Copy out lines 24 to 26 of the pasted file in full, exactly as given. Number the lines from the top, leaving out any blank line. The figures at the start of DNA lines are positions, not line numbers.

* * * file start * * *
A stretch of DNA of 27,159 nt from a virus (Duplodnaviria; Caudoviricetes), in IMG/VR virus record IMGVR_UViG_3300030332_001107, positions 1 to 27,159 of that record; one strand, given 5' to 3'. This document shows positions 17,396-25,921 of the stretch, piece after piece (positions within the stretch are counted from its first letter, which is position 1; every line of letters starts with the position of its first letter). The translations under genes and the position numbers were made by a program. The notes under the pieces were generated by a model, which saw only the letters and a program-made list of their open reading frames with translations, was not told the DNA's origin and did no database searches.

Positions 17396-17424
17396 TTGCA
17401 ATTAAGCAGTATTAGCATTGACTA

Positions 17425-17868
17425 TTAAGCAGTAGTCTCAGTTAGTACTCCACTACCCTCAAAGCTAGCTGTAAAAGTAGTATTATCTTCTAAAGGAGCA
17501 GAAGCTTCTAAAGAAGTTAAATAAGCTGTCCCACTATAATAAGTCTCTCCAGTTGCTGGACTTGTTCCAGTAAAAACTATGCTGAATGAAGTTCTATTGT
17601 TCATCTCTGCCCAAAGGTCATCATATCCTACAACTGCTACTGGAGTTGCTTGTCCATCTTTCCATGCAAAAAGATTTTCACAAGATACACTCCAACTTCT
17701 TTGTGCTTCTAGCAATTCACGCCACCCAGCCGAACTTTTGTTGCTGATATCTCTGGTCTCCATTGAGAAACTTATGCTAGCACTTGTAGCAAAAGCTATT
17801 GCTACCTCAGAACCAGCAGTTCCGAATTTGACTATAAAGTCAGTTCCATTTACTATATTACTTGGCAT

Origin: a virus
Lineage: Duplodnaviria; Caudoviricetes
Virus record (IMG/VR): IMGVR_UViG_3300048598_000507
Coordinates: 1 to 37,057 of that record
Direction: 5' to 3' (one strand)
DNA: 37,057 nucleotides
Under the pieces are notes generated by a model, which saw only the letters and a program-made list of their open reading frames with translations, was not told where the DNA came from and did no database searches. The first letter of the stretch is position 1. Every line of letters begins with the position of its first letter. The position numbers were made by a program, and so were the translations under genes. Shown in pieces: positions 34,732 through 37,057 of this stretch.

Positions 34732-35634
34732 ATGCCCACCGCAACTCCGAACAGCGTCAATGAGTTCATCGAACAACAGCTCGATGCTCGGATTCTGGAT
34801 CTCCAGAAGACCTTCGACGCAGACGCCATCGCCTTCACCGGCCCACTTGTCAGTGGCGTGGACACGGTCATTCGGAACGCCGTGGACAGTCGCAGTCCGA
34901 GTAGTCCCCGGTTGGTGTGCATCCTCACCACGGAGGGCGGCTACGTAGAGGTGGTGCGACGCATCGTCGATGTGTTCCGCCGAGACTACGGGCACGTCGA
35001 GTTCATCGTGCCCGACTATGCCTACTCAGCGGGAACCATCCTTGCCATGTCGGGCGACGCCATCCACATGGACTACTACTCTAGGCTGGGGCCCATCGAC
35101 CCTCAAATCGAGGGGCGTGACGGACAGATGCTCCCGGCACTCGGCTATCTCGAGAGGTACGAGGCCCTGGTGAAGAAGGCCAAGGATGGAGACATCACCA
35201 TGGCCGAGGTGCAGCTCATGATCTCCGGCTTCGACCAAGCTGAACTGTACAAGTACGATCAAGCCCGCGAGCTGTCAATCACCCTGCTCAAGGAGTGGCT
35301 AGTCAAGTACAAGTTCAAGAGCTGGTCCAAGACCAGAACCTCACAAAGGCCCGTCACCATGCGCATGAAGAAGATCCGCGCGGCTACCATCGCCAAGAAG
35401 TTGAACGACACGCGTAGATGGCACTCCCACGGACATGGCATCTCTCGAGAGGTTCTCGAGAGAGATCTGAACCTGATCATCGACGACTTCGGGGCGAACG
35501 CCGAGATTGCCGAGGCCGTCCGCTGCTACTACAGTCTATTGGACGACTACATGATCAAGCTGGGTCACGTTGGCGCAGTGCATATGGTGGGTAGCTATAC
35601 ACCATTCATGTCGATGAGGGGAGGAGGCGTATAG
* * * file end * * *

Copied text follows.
35201 TGGCCGAGGTGCAGCTCATGATCTCCGGCTTCGACCAAGCTGAACTGTACAAGTACGATCAAGCCCGCGAGCTGTCAATCACCCTGCTCAAGGAGTGGCT
35301 AGTCAAGTACAAGTTCAAGAGCTGGTCCAAGACCAGAACCTCACAAAGGCCCGTCACCATGCGCATGAAGAAGATCCGCGCGGCTACCATCGCCAAGAAG
35401 TTGAACGACACGCGTAGATGGCACTCCCACGGACATGGCATCTCTCGAGAGGTTCTCGAGAGAGATCTGAACCTGATCATCGACGACTTCGGGGCGAACG